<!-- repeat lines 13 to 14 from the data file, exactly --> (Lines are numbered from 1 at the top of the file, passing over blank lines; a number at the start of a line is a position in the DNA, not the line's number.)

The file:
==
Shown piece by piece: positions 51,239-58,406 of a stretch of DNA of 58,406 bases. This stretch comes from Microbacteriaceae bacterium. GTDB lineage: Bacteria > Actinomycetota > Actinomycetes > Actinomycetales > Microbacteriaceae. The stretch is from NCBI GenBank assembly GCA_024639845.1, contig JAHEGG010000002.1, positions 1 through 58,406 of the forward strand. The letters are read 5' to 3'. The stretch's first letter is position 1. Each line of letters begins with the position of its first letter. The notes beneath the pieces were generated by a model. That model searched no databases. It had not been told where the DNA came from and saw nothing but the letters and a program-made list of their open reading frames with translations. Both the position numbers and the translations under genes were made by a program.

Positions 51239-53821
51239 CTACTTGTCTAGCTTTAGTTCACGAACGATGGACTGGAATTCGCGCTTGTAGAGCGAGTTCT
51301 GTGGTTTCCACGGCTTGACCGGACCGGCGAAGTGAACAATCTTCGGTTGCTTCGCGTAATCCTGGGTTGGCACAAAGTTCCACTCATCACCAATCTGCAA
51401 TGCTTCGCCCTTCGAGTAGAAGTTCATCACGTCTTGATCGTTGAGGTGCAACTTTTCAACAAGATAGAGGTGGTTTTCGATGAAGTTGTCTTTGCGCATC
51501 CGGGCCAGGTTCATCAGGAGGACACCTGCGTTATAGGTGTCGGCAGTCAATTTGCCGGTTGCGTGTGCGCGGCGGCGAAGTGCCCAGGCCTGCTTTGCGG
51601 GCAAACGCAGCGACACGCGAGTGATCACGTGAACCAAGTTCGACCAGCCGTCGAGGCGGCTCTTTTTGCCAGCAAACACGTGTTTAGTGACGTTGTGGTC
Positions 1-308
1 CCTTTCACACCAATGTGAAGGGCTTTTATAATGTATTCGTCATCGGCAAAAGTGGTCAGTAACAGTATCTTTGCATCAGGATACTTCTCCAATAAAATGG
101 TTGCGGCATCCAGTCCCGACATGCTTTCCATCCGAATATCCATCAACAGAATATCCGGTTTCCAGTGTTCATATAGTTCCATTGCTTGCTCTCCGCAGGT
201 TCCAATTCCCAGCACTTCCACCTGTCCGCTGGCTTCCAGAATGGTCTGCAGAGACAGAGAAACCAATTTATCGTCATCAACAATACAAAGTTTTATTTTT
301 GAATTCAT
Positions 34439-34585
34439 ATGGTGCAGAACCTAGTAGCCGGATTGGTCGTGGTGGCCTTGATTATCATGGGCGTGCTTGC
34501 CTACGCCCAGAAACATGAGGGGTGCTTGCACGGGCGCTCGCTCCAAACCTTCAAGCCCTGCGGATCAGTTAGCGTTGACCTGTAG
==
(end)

Positions 34439-34585
34439 ATGGTGCAGAACCTAGTAGCCGGATTGGTCGTGGTGGCCTTGATTATCATGGGCGTGCTTGC